ESTABLISHED that basal levels of secretion in different mammals, including humans, are low during early development (10, 11, 23, 30, 31), but the mechanisms involved in the regulation of secretion in the developing stomach are not well understood. Immature parietal cells or poorly developed secretion stimulatory pathways have been originally suggested as possible reasons for low animals. However, the presence of morphologilly well-defined parietal cells in high density in stomachs of developing animals (2) and the pacity to produce in fetal rat stomachs in vitro (5, 9) suggest that mammalian stomachs may be controlled by a more complex regulatory network. In adult mammalian stomachs, histamine, gastrin, and acetylcholine are major stimulators of secretion (27), whereas the regulation of secretion by these agents mammals is not well defined. A lack of responsiveness to histamine has been consistently observed in developing animals (2, 11, 30), whereas discrepant results have been documented regarding the response to pentagastrin (1, 7, 8, 11, 18, 26, 30), which is possibly due to the differences in experimental protocols used in these studies. Delineation of developmental differences in regulation of secreIT IS WELL 0193~1857/95 $3.00 Copyright o 1995 tion is critil to understand the etiology of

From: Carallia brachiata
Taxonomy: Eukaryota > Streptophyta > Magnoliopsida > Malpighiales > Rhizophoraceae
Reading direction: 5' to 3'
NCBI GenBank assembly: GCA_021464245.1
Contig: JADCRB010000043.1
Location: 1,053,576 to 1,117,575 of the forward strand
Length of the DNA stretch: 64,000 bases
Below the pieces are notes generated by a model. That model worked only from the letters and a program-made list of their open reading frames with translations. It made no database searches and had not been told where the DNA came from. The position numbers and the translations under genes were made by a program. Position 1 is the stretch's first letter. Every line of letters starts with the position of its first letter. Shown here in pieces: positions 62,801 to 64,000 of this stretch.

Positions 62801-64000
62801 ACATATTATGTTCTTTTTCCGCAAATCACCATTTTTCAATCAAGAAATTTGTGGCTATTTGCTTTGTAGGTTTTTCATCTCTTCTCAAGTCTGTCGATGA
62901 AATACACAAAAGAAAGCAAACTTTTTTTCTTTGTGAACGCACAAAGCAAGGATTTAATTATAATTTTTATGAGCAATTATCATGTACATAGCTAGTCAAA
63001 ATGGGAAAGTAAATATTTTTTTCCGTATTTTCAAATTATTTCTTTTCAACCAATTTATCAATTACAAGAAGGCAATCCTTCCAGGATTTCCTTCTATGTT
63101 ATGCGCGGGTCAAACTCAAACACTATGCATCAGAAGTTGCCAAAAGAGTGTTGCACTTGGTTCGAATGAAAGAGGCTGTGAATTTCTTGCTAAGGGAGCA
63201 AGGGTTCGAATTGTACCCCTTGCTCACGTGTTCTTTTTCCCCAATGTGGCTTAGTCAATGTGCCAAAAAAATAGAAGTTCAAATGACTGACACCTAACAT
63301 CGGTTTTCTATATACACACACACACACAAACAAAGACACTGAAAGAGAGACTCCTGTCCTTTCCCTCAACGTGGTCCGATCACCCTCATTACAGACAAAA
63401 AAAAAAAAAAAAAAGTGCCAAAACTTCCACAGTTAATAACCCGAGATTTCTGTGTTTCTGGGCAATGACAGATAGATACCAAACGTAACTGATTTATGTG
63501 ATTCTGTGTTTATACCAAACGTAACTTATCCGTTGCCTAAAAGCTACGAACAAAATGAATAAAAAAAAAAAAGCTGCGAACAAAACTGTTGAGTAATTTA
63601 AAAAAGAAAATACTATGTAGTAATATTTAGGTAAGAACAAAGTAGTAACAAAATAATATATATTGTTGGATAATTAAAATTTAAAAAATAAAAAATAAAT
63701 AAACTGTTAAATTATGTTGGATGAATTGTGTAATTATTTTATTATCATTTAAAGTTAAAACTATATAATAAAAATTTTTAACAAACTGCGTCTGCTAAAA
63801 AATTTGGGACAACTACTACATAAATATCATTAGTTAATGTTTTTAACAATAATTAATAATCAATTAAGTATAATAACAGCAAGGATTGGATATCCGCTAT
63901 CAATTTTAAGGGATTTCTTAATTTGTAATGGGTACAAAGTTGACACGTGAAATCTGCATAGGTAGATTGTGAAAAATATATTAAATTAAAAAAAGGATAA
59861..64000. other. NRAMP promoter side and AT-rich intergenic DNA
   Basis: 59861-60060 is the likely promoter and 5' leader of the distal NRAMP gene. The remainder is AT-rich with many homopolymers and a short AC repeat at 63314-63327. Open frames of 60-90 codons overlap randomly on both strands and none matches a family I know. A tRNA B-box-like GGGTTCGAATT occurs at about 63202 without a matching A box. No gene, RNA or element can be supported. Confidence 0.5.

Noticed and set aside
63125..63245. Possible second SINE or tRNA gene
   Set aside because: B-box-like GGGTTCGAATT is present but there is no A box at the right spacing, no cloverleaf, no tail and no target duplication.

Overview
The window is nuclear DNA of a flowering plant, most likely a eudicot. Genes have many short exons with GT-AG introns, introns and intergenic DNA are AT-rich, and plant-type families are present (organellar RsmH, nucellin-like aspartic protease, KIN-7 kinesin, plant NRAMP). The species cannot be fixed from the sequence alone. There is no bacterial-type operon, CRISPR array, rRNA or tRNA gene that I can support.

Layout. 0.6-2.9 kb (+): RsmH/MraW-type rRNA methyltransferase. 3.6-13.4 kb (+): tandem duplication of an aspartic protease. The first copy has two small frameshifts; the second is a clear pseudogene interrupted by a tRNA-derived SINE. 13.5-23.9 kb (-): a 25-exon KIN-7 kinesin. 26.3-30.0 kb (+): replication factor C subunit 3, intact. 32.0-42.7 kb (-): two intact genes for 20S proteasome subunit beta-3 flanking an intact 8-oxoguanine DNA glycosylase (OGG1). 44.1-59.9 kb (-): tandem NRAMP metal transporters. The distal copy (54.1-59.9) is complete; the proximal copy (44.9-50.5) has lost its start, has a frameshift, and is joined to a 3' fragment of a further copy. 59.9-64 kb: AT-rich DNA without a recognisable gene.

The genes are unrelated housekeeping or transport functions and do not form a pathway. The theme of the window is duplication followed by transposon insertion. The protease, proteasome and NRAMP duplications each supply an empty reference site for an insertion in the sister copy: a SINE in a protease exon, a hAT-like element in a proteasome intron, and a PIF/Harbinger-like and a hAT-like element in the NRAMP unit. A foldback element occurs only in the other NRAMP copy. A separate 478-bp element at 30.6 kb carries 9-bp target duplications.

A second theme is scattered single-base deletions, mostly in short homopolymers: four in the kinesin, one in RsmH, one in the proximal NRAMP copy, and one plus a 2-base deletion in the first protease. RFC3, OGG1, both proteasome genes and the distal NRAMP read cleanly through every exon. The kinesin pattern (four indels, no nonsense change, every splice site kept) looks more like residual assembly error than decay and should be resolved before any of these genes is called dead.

AJP - Gastrointestinal and Liver Physiology – The American Physiological Society
Published: Nov 1, 1995
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